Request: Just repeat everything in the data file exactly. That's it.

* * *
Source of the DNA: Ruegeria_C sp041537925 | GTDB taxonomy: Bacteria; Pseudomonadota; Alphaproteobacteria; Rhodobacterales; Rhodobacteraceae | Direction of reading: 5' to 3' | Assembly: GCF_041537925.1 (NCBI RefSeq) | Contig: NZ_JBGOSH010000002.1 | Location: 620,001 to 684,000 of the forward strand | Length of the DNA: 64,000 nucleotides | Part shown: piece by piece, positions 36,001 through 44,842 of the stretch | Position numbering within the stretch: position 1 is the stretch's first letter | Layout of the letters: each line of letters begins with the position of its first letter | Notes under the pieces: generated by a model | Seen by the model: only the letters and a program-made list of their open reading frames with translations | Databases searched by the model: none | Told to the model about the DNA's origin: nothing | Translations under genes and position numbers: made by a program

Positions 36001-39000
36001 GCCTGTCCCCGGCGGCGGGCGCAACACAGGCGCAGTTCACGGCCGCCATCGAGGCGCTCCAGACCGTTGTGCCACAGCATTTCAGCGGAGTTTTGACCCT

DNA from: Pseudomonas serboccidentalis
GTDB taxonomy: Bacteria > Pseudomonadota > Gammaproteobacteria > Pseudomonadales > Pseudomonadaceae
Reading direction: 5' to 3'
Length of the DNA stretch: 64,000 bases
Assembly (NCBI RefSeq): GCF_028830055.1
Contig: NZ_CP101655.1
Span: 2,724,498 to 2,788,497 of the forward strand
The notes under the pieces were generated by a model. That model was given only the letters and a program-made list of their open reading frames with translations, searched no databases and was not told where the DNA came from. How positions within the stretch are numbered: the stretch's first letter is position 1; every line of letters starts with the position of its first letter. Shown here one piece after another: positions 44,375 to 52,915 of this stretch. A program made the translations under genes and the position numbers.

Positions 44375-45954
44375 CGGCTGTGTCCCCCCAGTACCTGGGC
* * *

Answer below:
Source of the DNA: Ruegeria_C sp041537925 | GTDB taxonomy: Bacteria; Pseudomonadota; Alphaproteobacteria; Rhodobacterales; Rhodobacteraceae | Direction of reading: 5' to 3' | Assembly: GCF_041537925.1 (NCBI RefSeq) | Contig: NZ_JBGOSH010000002.1 | Location: 620,001 to 684,000 of the forward strand | Length of the DNA: 64,000 nucleotides | Part shown: piece by piece, positions 36,001 through 44,842 of the stretch | Position numbering within the stretch: position 1 is the stretch's first letter | Layout of the letters: each line of letters begins with the position of its first letter | Notes under the pieces: generated by a model | Seen by the model: only the letters and a program-made list of their open reading frames with translations | Databases searched by the model: none | Told to the model about the DNA's origin: nothing | Translations under genes and position numbers: made by a program

Positions 36001-39000
36001 GCCTGTCCCCGGCGGCGGGCGCAACACAGGCGCAGTTCACGGCCGCCATCGAGGCGCTCCAGACCGTTGTGCCACAGCATTTCAGCGGAGTTTTGACCCT

DNA from: Pseudomonas serboccidentalis
GTDB taxonomy: Bacteria > Pseudomonadota > Gammaproteobacteria > Pseudomonadales > Pseudomonadaceae
Reading direction: 5' to 3'
Length of the DNA stretch: 64,000 bases
Assembly (NCBI RefSeq): GCF_028830055.1
Contig: NZ_CP101655.1
Span: 2,724,498 to 2,788,497 of the forward strand
The notes under the pieces were generated by a model. That model was given only the letters and a program-made list of their open reading frames with translations, searched no databases and was not told where the DNA came from. How positions within the stretch are numbered: the stretch's first letter is position 1; every line of letters starts with the position of its first letter. Shown here one piece after another: positions 44,375 to 52,915 of this stretch. A program made the translations under genes and the position numbers.

Positions 44375-45954
44375 CGGCTGTGTCCCCCCAGTACCTGGGC